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Architectural Art & Cadaqués

Cadaqués & Barcelona shaped by modernism

Art Nouveau - The buildings of this design movement always attract attention. Decorated with organic details, such as flowers, small birds and mosaics, the architects of this epoch were able to combine very different scenes in one building. Many examples of the style are still standing splendid today with all their elaborate details. Few places have more Art Noveau-style buildings than Barcelona, where every day they impress locals and visitors alike with coloured window glasses and ceramic elements. They are part of European art and architecture history.

Modernism (Art Nouveau) is a cultural-social renewal movement in the Catalan-speaking world, which found its expression in art, architecture, literature and music. The architectural style, which was internationally-recognised, developed from about 1885 to 1920 in Catalonia, mainly in Barcelona, and had, as its main representative, the eccentric genius Antoni Gaudí. Modernism was part of the Art Nouveau movement that encompassed all of Europe.


Origin of modernism

This movement aroused the neo-Gothic and neo-Romanesque aesthetics of the nineteenth century and ended when there was a marked shift towards architectural rationalism in the 1920s and 1930s. Architecturally, this movement may have developed into the most advanced form of Art Nouveau.
  
  
Modernism in the European context
  
Towards the end of the 19th century, there was an increasing tendency in Europe to break with the traditional features of architecture and to look for suitable designs for the 20th century. This urge was fundamentally a reaction to the industrial age which had brought the steam engine, railway and electricity and had fundamentally changed the life of the population and led to the growth of cities where industries settled and, paradoxically, an urban bourgeois flourished. Modernism (and Art Nouveau in general) is therefore an urban and bourgeois style. In painting, influences from Impressionism and Symbolism were the main characteristics of a movement that had no stylistic roots, but as a common trait: the will to be modern.

From 1906, Modernism was replaced by the Catalan form of neoclassicism or rationalism, the Neocentrism. Their representatives accused modernism of being an anarchic and decadent art form. In contrast to the "romantic chaos" of modernism, they advocated the order, the clarity, the harmony, the measure and the rationality of architecture.

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Traditional materials and techniques in architecture

Modernism rejected the unattractive industrial architecture of the first half of the 19th century and developed new architectural concepts based on "naturalness" and "movement”. This is particularly evident in the building materials and techniques adapted from Catalan traditions which are found in the forms of buildings and in the design of facades.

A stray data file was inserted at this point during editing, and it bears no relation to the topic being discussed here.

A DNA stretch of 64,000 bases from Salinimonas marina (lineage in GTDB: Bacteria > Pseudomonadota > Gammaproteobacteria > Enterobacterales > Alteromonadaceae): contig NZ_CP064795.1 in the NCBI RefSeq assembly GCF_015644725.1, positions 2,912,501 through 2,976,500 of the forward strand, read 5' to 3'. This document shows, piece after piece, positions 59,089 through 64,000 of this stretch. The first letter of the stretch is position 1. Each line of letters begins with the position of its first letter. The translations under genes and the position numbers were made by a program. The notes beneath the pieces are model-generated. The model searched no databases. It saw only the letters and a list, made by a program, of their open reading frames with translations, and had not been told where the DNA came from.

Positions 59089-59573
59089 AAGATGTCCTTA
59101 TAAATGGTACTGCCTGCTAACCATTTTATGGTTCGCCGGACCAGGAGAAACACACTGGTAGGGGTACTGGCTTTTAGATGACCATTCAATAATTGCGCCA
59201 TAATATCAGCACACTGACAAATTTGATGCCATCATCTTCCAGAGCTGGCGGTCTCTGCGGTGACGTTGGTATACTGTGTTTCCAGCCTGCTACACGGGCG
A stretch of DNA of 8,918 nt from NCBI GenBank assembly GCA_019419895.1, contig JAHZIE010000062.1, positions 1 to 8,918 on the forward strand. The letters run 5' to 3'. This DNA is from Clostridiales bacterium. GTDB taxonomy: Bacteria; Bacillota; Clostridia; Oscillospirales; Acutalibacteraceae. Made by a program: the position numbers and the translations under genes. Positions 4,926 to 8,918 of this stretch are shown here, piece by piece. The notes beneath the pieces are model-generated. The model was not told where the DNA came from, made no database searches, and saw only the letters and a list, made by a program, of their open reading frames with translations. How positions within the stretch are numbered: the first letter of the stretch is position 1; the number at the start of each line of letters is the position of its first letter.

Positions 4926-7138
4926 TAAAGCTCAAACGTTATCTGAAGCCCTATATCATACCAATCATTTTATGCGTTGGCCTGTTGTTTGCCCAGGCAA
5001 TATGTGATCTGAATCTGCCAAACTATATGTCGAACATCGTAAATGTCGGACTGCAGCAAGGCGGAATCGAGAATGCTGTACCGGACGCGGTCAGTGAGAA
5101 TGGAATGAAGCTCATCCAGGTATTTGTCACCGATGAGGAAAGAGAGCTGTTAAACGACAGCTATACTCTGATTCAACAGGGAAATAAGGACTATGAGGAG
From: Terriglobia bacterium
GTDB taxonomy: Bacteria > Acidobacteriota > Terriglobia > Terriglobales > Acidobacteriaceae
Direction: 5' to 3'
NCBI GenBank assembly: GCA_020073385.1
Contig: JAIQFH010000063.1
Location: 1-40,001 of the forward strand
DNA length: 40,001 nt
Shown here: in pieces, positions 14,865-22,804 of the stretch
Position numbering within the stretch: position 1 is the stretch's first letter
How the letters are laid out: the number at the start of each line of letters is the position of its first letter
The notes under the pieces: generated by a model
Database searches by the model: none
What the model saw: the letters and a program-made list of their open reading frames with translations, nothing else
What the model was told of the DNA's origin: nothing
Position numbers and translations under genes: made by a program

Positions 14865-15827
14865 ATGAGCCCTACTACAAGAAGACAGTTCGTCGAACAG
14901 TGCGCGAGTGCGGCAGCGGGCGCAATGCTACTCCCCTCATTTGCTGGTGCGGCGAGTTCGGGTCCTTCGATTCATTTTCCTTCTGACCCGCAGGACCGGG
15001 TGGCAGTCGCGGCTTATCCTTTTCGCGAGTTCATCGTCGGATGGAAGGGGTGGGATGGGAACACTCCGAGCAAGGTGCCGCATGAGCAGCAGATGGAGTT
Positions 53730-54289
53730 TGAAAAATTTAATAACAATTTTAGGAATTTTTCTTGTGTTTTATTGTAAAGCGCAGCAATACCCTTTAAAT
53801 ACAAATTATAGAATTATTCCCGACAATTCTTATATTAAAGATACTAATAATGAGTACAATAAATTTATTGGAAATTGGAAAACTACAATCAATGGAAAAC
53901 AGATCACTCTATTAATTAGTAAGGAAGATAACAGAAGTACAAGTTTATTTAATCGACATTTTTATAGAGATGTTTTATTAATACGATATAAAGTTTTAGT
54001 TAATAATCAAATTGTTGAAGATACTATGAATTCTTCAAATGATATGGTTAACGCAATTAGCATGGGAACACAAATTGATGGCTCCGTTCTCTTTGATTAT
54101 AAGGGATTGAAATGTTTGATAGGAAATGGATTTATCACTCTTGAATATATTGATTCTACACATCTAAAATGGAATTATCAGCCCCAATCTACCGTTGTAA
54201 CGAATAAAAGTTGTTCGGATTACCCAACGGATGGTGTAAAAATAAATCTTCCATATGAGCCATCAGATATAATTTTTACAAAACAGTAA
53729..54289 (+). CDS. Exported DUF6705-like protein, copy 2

A special feature is the so-called "Catalan vault" in ceiling constructions or staircases. The bricks are laid on their broad side in a bow with quick-drying plaster. Subsequently, one or more further layers of mortar are applied to this sufficiently strong sheet. The facades of the buildings are often adorned with decorative elements such as birds, butterflies, leaves and flowers of stone or ceramics - often composed of fragments using the Truncates mosaic technique. The window and balcony grilles are often made of wrought iron and display predominantly with nature-inspired motifs.

 

Modernism in Cadaqués

The Modernism movement also found favor in Cadaqués. The village was then, as today, a popular tourist location for the wealthy Barcelonese. Many of these summer residents harboured ambitions to create their own works of Modernism in Cadaqués.

One of the most famous Modernist buildings in Cadaqués is the Casa Serinyana, also called Casa Blaua or Casa Azul. This imposing building was commissioned by a successful trading family, the Serinyanas. The architect Salvador Selles i Baró dedicated himself entirely to modernism in this building, which is clearly recognizable by the many details and the elaborate construction. Soon we will publish an article dedicated to this grand dame of architectural art in Cadaqués at our website.

Another building of modernism in Cadaqués, which is in very good condition, is the 3-storey village house right on the Plaza of Cadaqués. The house with its dark green shutters, which was built nearly one hundred years ago, has always been family-owned and has been looking for a new owner for some time who wants to dedicate himself to the responsible task of maintaining this historic heritage of Cadaqués.

In addition to these impressive buildings, there are more Modernista houses in Cadaqués, mostly recognizable by their particular style of construction. Watch out for these magnificent buildings while strolling through Cadaqués and you will certainly discover them.

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